The new Star Trek movie seems to have polarised people. It has been described as more of an action movie with a Star Trek theme than “true Star Trek”. I think this is a fair comment, but some people are horrified. Despite mediocre acting, predictable plots and lame dialogue, Star Trek had a Shakespearean quality in that it rarely fails to examine the human condition. This is what Trekkies mean when they say it isn’t “true Star Trek” and complain that JJ Abrams has reduced it to yet another action flick.
Others denounce this view as pretentious twaddle and applaud the movie precisely because it is a glossy action flick.
It has been observed that Into Darkness fails the Bechdel Test, which is to say that it fails to contain two women talking about anything unrelated to relationships, breeding or housekeeping for at least a minute. The original Trek series also generally fails this test, but it does have Lt Uhuru, who within the narrow scope of her duties and allowing for the hierarchy of command, is so consistently treated as an equal that Martin Luther King asked her to continue in the role when at the end of the first season she wanted to do something else (although he was more concerned with issues of race than of gender).
Trek is painted with bold strokes in primary colours. It makes deliberate use of stereotypes all the time, because they are iconic. Cheap special effects and a cast unchanging bar the red-shirts treating a handful of repeating themes (we’re the only ship in the sector – again) mean that like Kabuki, necessary but unimportant operational details are predictable and therefore do not occlude the issues actually under examination.
We’re the only ship in the sector – again!
The multi-nationality of the command deck was entirely intentional, and not at all subtle, especially in the sixties. On the other hand, all that equality notwithstanding, ultimate authority was given to someone who was white, male and conspicuously American. I don’t think Roddenberry intended to push this particular wagon, it merely reflects his prejudices. If he did, it was most likely a sop to the prejudices of his primary audience, who were and continue to be mostly American. It’s important to remember that the series was a commercial enterprise, if you’ll forgive a pun.
And so it is with the latest movie. This one is an undisguised remake of Wrath of Khan. In some ways this is an unsurprising choice: Wrath of Khan is widely regarded as the best of the Trek movies. Yet this guarantees comparison, which is unlikely to elicit favourable results.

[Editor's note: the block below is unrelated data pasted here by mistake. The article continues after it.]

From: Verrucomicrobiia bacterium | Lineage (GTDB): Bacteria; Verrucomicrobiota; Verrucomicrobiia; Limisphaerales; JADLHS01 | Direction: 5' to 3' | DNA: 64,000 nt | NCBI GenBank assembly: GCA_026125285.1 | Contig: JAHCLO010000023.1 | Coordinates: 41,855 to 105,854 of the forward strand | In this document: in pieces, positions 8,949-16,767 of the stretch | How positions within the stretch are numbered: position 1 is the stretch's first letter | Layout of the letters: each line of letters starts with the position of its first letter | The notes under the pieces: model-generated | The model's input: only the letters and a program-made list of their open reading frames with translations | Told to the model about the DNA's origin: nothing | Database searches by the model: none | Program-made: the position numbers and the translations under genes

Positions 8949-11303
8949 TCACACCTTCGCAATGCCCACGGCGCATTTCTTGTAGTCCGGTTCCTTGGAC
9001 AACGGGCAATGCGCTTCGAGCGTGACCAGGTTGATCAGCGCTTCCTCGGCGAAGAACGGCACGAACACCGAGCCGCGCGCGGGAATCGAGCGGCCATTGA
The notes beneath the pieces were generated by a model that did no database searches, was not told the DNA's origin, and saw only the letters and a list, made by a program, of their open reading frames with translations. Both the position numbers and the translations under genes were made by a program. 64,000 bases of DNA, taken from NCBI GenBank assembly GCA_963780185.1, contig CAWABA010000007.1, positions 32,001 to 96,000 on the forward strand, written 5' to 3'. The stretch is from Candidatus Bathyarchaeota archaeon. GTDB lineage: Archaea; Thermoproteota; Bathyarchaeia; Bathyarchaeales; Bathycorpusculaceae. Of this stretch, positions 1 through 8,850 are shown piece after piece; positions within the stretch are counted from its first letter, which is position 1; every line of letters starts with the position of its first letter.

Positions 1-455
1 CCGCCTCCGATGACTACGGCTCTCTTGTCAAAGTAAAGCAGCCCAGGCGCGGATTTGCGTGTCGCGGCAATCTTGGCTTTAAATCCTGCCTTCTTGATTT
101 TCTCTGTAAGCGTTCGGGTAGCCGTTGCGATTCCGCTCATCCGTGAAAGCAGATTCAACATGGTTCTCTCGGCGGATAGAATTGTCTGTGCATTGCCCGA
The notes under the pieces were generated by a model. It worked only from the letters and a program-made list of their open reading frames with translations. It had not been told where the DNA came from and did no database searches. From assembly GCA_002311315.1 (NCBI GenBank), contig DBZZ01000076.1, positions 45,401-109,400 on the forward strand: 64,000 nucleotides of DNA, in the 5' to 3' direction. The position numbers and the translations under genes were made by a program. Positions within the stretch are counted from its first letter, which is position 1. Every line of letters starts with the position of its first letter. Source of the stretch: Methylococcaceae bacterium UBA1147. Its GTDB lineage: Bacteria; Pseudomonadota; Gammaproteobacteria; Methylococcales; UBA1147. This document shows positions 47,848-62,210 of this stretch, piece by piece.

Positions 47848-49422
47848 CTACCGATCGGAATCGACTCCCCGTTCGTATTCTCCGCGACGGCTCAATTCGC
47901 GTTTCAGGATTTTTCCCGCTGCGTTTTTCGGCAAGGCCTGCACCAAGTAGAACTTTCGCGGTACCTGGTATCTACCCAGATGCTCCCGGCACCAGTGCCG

The fans love Trek for its Shakespearean quality, even if they wouldn’t articulate it that way. If Paramount wants to turn Star Trek into a generic blockbuster, that is Paramount’s prerogative. The fan base won’t disappear, but it might go its own way. There’s already one Trek movie made without Paramount. They must have had permission from Paramount, because otherwise the copyright violations were legion, and there were actors from TOS, TNG, VOY and DS9 participating, including Chekov and Uhuru! For whatever reasons, Kirk and Spock chose not to be in it, but that just meant that finally there was a Trek movie that was about someone else.
It was called Of Gods and Men and it was the polar opposite of JJ Abrams’ treatment. The production values and acting were on par with TOS. The script was as absurd as any TOS episode, and in fact the villain was Gary Mitchell from Where No Man Has Gone Before, Kirk’s debut, as well as a villain from another episode who causes alternate history before redeeming himself in a giant deus ex machina of the type so common in vintage Trek.
Of Gods and Men is classic Trek
It sounds dreadful, but quite a bit of TOS is dreadful, and no less loved for it. But OGAM is rescued by two things: a stellar performance from Nichelle Nichols, and that Shakespearean consideration of the human condition that I keep mentioning. It was camp, it was predictable, yet through the banality shone the flame of the Trekkies’ certainty that the world can be a better place, and that they want to live in that better place.
Trekkies are fascinating people full of contradiction. They know that technology for its own sake can be a bad thing, and they desperately want to crew a starship (but not in a red shirt). They all think structure and rules are necessary, yet they all cheer every time Kirk chooses personal integrity over orders. They love Spock for knowing that the good of the many outweighs the good of the one, and they love Kirk for adding except when it doesn’t. Trek is irrepressible optimism: let’s see what’s out there!
For those who don’t know the lingo:
TOS – The Original Series
TNG – The Next Generation
VOY – Voyager
DS9 – Deep Space 9
OGAM – Of Gods and Men